Full Medical (Chapter 7, page 1 of 11)


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Chapter 7

Cindy's Old Towne Family Restaurant was a refurbished church. Cindy, now white-haired and portly, was only five when her grandfather purchased it many years ago. The archdiocese shut it down and used its sale to help pay for the lawsuits it had lost in the pedophilia scandals at the turn of the century. In that way the Church of St. Francis became very much a secular institution, though the secular Cindy was influenced by her St. Francis as if she were a modern St. Anthony, tending to her flock with the good humor and good counsel characteristic of the best of priests. What her food lacked in flavor and presentation was compensated by her walk-throughs where she talked to the regulars and welcomed the newcomers, although over the years there were more of the former and fewer of the latter as the demographics of Lexington Park waxed and waned, but mostly waned.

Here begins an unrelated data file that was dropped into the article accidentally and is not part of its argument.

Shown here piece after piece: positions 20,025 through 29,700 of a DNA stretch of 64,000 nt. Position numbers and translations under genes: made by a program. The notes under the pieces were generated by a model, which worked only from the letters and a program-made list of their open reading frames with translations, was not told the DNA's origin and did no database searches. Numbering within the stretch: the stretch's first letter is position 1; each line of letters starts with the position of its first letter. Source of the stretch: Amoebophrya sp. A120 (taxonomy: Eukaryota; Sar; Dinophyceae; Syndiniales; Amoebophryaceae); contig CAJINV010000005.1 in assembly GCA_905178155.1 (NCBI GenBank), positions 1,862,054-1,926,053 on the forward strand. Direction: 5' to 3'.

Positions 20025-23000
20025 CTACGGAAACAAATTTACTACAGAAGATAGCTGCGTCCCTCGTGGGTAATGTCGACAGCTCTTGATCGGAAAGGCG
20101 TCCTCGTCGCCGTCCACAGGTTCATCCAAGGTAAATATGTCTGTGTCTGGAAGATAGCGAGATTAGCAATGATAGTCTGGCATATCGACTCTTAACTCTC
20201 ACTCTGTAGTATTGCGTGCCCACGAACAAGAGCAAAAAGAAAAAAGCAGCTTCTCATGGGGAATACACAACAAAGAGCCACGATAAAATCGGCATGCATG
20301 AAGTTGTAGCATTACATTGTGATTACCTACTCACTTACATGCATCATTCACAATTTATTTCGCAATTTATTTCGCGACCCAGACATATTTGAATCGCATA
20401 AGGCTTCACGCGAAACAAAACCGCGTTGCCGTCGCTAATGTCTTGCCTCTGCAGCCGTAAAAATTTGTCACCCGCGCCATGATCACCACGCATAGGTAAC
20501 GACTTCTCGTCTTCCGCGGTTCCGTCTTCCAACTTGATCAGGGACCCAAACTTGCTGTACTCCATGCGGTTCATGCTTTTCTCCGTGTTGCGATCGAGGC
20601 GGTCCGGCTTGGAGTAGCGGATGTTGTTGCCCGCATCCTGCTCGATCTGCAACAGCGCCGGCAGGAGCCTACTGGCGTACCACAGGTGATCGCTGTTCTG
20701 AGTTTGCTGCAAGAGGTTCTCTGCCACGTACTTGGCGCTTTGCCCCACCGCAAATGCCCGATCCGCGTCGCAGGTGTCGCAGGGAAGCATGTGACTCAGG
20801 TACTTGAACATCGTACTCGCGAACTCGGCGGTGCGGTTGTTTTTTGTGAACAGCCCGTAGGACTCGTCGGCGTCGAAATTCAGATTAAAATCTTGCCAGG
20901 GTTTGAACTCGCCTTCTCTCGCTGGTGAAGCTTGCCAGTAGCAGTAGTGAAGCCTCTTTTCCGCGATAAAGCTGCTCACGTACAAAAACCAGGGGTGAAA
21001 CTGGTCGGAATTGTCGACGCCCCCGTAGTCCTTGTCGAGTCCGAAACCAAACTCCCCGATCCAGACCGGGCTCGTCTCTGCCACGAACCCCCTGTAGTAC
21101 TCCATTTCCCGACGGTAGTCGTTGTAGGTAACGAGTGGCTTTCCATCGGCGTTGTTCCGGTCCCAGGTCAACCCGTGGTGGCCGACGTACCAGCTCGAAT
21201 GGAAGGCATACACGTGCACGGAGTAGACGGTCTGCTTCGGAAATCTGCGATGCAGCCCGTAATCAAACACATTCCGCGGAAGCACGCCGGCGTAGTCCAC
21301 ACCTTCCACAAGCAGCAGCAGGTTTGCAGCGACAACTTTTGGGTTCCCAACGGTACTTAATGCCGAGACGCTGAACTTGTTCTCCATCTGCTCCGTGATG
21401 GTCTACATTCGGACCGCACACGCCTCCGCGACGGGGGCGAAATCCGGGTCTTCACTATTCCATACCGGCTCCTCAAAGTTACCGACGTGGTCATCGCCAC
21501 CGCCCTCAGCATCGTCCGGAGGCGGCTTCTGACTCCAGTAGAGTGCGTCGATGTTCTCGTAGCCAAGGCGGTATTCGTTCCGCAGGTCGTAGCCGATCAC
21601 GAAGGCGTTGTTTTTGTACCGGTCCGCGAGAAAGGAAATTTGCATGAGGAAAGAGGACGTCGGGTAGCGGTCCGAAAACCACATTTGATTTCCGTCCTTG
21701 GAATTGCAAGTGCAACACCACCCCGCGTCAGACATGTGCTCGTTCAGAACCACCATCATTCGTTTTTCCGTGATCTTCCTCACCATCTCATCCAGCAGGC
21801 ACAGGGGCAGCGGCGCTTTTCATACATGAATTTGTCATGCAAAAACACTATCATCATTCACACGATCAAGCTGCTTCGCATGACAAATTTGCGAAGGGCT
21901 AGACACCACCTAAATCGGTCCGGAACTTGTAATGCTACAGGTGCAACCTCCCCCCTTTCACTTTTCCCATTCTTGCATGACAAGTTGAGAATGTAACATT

Lots of hanging drapes and old quilts on the walls deadened the sound of the dining customers, their chatter and laughter muted to a contented murmur punctuated by the soft percussion of clanging pots and pans. The little naves where the saints used to be made nice private dining spots. The altar where the priest used to say mass, calling for the Lord's light to shine down upon his charges, had become a performance stage, although it was usually dark. On some Friday or Saturday nights there would be a volunteer that would strum a guitar and sing a few songs on that stage, especially if Cindy prodded the amateur crooner with a few beers from the well-stocked bar at the front of the church where they used to keep the proceeds from the collection. These weekend events were random but enjoyable ones that made the white noise hum of the local dining crowd increase in intensity, the noise often interrupted with hoorahs or cat calls, depending on the skill of the entertainer. In addition, on Thursdays there was always karaoke, except on Thanksgiving, of course, when Cindy's was host to the many people around - widows, widowers, and other lonely people - Cindy's friends who didn't have a family holiday dinner to go to. Occasionally the restaurant would even be hired out for a wedding - not a church wedding, of course -- yet it made it very convenient to have the wedding and the reception in the same place.

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